How NOT to start your sabbatical

August 1st marked the first day of my sabbatical. Yes, I am leaving EY and moving on to other adventures. But starting my sabbatical was different than expected. The photo below is not my own, I’m not on leave yet…

Photo by Matt Flores on Unsplash

For two months I’ve been planning to get everything finished before August 1st. I imagined waking up that day would be a strange – yet exciting – feeling, for the first time in over a decade no work related items on my todo list. A feeling of freedom and liberation was expected but as the day approached it became clear that I could not finalise everything I had committed to. It felt like a first day of regular annual leave except for that I didn’t have a flight booked so no pressure to cross these last items off my list.

On the second day of my leave I did a 7km run during midday. It felt miserable. Instead of the energetic feeling I normally have after a run I felt guilty that I wasn’t at work. Even though it is the peak of the holiday season, the only people out and about are retired couples and lonely men fishing. Lesson learned, running ought to be done first thing in the morning or in the evening. Result: the 11km morning run yesterday was a great and I was full of energy.

Slowly I’m working my way through my remaining work items and adjusting to a productive leave rhythm. Frequent blogging is going to be part of that rhythm.


Ridiculously easy test to see if you like your job

The 1 minute test to see if you love what you’re doing is asking yourself the following question:

Would you do it even if you’re not paid for it, if you had to work another job in the evening hours and weekends to make a living?

Particularly useful if you need to decide between alternatives and a good question to ask yourself a couple of times a year.

Source: Paul Graham

Working concentrated (c) Tim Gouw Unsplash
(c) Tim Gouw, Unsplash

Branding IP basics for your startup or corporate venture [free checklist]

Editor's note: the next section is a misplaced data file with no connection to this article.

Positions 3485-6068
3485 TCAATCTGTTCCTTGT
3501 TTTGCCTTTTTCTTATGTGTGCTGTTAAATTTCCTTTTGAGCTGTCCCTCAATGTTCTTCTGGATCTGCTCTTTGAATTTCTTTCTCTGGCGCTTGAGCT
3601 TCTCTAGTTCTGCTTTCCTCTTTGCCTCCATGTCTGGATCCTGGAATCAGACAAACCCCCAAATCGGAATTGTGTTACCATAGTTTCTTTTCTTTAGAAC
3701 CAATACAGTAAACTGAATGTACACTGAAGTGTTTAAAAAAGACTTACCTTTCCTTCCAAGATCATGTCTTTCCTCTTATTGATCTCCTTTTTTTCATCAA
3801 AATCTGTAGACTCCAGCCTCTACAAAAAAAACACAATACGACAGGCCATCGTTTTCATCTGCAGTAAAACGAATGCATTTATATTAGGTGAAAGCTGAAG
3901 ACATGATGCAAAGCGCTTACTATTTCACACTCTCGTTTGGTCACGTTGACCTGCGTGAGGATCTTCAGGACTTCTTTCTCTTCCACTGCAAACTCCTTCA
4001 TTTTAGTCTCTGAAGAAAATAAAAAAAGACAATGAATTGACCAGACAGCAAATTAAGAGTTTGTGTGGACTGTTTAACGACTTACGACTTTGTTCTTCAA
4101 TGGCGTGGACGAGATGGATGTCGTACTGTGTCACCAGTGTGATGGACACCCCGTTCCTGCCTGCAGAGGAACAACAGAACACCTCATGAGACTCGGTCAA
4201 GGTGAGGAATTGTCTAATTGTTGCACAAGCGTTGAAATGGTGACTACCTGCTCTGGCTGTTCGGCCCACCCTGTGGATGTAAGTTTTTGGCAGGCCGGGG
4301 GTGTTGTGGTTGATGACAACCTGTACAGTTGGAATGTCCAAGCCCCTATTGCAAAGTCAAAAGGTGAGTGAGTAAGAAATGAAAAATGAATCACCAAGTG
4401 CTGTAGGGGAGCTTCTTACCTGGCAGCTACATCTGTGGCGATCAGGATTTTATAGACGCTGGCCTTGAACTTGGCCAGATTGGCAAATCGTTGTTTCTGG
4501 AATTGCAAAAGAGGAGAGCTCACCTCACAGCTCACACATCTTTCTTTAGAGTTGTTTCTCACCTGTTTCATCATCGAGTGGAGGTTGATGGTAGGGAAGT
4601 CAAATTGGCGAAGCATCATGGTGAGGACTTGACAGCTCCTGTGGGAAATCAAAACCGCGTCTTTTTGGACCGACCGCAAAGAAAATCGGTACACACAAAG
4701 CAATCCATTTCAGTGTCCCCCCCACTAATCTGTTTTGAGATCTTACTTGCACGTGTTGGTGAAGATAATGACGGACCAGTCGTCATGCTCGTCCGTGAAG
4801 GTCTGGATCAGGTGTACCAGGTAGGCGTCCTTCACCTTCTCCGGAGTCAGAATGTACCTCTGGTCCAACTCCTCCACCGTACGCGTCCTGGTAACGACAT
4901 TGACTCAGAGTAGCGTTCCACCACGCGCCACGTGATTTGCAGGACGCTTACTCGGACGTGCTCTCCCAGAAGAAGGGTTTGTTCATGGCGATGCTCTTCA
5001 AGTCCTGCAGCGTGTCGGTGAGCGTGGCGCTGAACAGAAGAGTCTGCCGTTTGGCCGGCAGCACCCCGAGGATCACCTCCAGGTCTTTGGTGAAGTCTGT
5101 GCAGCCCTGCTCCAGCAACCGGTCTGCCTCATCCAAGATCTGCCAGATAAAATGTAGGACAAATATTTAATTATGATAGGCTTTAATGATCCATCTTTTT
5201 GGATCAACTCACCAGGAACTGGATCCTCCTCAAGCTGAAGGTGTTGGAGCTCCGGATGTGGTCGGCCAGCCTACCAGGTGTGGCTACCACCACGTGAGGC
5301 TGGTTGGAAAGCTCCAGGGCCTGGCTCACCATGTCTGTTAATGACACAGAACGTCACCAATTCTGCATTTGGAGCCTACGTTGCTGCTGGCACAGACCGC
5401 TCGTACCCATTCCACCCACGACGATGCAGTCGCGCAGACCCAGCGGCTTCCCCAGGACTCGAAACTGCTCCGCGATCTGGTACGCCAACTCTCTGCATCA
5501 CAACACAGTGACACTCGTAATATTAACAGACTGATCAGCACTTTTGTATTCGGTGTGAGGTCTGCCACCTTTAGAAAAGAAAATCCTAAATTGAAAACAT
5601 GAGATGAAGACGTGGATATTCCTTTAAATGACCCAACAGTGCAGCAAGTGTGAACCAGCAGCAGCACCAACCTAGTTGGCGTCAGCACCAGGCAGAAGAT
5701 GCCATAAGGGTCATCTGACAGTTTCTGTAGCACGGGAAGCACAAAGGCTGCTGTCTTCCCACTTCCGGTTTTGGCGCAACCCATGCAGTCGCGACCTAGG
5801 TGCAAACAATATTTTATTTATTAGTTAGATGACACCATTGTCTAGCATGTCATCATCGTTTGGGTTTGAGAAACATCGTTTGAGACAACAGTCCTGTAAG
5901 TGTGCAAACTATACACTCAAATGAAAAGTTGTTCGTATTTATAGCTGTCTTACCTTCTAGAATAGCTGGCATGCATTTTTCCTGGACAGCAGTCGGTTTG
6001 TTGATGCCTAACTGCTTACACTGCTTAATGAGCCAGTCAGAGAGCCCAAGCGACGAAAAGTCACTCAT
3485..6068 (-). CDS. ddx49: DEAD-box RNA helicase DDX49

Too often I’ve seen founders lost for words when asked by potential investors on ‘whether that trademark is still available?’. Whether you’re a startup or a corporate venture, you will need to have your brand related intellectual property sorted out. For many teams their intellectual property is their most important asset and branding properties are no different. Too many teams make mistakes in this or don’t give it the thought required. Doing your research and spending a bit of money saves you major headaches later on. This does not only help you protect your brand it will also help you find out whether you’re infringing on someone else’s brand. Follow these 5 easy steps to make sure you have the basics covered.

  1. Name your startup. Naming your startup is a science and art in its own and a topic of a future blogpost (for now try a google search). For the sake of this article I presume you’ve come up with a name within your team, tried it with a few close friends you can trust and move on to the next step.
  2. Check available domain names. A simple, fast and easy way to find out if your name is still available is to search for its domain name. If the domain name is still available chances are you can start using that name as your brand. Good places to start are NameCheap or as they allow you to search numerous extensions at the same time.